Okafor is a fantastic shot-blocker, and Nene is no slouch on defense either. While Okafor is somewhat limited on the low block, his ability to hit high-post jumpers and cut backdoor would pair well with Nene's preference for playing near the basket.
New Orleans spent this last season building front-line depth. Having finally achieved it, one wonders whether they'd pursue a quality-over-quantity signing like this. Being league owned might complicate the purchasing process as well.
Similar to the Toronto Raptors, the Detroit Pistons are sorely lacking a post presence to go along with their overabundance of jump shooters.
At least the Pistons will have promising second-year man Greg Monroe, but he should not have to be playing center for this squad.
Adding Nene Hilario would suddenly create an absolutely respectable front line along with Monroe and Austin Daye. What's more, with Ben Wallace, Charlie Villaneuva and Jason Maxiell still around, the Pistons' former first unit would be more than adequate becoming the second.
Tayshaun Prince has a nearly-identical expiring deal to Nene's; his departure, along with the inevitable exit of Chris Wilcox, could open up enough money to get this done.
At the same time, Detroit needs to figure out whether Rodney Stuckey is worth locking up for the long term. If outside teams are offering big money, it might force the Pistons to decide between their young combo guard and a proven center like Nene.
With so many other guards already on this roster, I'll take the big man every time.
The Los Angeles Clippers might just have enough money to sign Nene outright, but only if they chose not to retain any of their own free agents.
Since that would include letting the promising DeAndre Jordan walk, this is unlikely. At the same time, Jordan is one of the more attractive free-agent big men this offseason, and other teams may outbid what the Clippers are willing to pay.
With Chris Kaman still on the roster, one also has to wonder whether L.A. would look to pursue Nene.
At the same time, the Clippers are clearly building towards legitimate playoff contention. Adding Nene would be an improvement in complete-game polish over DeAndre Jordan while increasing reliability compared to Kaman.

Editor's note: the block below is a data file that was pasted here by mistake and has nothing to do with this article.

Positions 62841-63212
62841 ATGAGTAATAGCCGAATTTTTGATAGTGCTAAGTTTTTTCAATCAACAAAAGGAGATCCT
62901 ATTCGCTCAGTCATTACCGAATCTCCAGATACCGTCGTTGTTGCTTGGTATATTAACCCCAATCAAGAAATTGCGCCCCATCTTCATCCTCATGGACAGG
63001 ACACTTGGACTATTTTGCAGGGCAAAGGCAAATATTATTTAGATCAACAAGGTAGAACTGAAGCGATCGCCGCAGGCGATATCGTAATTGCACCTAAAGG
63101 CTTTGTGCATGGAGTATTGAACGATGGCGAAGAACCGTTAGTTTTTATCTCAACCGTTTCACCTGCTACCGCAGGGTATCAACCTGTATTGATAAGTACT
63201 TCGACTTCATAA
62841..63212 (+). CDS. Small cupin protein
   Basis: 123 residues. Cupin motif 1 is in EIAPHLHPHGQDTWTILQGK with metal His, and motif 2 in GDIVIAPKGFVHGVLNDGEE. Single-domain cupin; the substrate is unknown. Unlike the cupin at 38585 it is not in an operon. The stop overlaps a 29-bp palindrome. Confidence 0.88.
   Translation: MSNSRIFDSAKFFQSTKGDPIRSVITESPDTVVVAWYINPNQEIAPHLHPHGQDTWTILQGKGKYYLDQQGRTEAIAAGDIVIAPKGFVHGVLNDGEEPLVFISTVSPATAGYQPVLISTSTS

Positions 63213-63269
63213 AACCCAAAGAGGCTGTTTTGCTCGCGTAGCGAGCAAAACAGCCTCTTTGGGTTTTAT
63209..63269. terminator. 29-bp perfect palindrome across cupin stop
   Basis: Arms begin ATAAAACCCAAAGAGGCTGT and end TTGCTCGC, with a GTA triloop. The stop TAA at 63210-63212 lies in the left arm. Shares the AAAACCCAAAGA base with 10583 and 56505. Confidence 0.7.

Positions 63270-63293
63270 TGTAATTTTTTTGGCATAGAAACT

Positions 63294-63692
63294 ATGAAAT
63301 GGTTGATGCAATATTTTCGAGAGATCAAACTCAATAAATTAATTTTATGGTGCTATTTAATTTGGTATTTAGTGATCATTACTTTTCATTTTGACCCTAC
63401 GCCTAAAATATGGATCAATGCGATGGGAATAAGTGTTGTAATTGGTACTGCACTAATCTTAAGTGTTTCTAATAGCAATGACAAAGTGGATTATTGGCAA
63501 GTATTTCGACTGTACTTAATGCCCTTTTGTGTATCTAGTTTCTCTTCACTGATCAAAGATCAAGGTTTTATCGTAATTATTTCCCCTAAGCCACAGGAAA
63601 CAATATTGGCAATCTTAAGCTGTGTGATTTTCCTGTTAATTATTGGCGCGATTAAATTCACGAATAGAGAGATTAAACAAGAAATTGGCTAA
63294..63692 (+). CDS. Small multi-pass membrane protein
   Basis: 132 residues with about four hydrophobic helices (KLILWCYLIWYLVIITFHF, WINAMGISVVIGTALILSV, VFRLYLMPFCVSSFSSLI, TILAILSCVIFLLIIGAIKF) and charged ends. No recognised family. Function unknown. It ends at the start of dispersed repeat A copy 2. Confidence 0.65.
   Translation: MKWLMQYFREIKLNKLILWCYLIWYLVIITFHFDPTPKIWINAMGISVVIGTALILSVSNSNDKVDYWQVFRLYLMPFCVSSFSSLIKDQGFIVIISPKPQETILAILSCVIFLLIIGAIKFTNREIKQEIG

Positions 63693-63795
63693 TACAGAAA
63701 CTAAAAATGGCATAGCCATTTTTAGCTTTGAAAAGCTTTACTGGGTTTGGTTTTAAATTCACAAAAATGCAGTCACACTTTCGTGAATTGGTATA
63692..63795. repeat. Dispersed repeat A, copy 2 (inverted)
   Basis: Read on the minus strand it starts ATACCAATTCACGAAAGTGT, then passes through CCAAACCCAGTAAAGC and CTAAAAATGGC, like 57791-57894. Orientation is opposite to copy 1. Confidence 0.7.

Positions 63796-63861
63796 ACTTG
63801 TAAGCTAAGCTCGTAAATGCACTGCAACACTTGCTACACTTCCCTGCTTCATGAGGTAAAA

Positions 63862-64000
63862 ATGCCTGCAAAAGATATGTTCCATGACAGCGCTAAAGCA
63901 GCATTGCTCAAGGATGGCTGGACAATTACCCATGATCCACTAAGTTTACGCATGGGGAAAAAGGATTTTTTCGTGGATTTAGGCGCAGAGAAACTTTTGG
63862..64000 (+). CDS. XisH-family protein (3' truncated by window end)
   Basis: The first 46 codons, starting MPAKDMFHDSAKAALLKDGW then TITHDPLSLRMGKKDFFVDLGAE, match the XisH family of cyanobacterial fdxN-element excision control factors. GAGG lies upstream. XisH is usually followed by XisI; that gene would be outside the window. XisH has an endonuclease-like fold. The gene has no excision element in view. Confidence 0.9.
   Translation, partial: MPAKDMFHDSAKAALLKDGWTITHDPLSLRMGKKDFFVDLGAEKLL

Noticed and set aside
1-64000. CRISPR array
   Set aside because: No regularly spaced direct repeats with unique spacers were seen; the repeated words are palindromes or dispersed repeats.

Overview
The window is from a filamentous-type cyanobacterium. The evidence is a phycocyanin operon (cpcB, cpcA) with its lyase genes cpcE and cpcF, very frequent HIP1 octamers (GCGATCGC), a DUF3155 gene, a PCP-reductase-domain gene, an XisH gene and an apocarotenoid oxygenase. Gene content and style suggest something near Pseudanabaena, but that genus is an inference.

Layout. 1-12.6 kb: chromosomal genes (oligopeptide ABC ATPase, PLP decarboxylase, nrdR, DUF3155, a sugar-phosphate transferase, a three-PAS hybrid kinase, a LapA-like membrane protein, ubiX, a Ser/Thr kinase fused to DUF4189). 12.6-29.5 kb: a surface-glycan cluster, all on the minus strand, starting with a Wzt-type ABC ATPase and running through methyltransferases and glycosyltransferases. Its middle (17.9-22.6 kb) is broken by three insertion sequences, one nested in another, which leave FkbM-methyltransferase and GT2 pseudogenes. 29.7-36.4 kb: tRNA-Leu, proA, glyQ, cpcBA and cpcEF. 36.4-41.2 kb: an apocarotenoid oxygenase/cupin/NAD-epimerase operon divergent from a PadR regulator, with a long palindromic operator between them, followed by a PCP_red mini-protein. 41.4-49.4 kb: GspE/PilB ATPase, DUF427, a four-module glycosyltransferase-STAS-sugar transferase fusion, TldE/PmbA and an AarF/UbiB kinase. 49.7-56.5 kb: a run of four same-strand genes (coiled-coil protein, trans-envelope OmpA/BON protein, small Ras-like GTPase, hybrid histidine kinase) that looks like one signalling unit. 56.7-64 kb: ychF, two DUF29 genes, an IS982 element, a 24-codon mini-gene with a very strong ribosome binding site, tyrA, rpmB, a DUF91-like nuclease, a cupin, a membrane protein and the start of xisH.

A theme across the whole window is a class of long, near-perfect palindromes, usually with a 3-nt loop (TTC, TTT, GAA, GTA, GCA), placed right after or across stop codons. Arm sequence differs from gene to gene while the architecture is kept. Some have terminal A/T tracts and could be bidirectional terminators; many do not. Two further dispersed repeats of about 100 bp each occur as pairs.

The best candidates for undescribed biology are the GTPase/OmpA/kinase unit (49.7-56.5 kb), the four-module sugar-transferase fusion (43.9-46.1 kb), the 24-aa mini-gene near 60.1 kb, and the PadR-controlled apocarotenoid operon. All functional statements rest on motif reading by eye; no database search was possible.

The Clippers would have some options here. Kaman's contract is nearly identical to Nene's. A sign-and-trade would thus be a possibility.
More likely might be a sign-and-trade of DeAndre Jordan for Nene, as this would fit in under L.A.'s cap, while shaving some luxury tax money off of Denver's. This would also be more in line with the Nuggets' current youth movement.
Perhaps this is just a wishful thinking scenario, but a front line of Nene and Blake Griffin would be both more complete and terrifying than even their current options.
Prior to their recent, definitive first-round ouster, this would have seemed like a highly-questionable option for the Los Angeles Lakers.
Now, however, it will be interesting to see just how far Andrew Bynum's star has fallen in Lakerland. Sure, his potential seems more sure than ever after strong post-injury numbers during the playoffs.
Those type of wounds can typically be smoothed over in an offseason. However, Bynum also represents the Lakers' greatest trade chip at this point. If they're truly intent on retooling, then moving him might become a matter of necessity.
A straight up sign-and-trade of Nene for Bynum would not only work financially, but would also give the Denver Nuggets another cornerstone to develop on the same timetable as their youngsters.
For the Lakers, Nene would represent a more polished big man to line up with their "win now" aspirations.
Andrew Bynum might be the future, but the Lakers may not be able to wait that long. Trading for Nene would be one of the only equal-value swaps available, as far as the present is concerned.
It keeps coming up in nearly every trade-speculation piece I've written during the last few weeks, but I'll say it again: the San Antonio Spurs need to bolster their frontcourt if they want to stay relevant.
Bringing in Nene alongside Tim Duncan, and in conjunction with DeJuan Blair and Tiago Splitter, would be a dream come true for the Spurs.
Consensus is that the Spurs do have assets in their backcourt. With youngsters like Gary Neal, George Hill and James Anderson showing great promise, one has to wonder whether Tony Parker or Manu Ginobili might become trade bait.